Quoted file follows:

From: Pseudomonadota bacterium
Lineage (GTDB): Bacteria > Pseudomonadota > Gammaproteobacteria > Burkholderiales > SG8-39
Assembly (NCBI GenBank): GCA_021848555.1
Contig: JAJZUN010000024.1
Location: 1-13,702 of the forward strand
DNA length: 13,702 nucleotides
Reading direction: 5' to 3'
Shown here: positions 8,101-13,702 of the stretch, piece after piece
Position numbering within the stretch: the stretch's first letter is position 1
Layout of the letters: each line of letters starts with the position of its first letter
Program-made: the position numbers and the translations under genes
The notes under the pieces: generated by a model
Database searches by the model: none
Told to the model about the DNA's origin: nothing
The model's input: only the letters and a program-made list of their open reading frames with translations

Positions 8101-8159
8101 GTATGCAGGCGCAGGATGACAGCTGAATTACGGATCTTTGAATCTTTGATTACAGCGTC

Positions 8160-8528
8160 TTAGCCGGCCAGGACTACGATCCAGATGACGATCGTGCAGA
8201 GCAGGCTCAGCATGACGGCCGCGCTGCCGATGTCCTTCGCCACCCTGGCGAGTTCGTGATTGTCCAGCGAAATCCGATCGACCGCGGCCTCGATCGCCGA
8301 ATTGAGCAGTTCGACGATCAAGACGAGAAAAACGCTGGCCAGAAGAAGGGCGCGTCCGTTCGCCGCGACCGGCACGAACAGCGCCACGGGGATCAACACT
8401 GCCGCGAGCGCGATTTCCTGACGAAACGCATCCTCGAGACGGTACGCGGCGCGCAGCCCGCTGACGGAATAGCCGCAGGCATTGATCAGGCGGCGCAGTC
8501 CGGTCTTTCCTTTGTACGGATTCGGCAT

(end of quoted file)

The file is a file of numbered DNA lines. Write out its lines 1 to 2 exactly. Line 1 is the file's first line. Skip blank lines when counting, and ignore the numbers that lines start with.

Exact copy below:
From: Pseudomonadota bacterium
Lineage (GTDB): Bacteria > Pseudomonadota > Gammaproteobacteria > Burkholderiales > SG8-39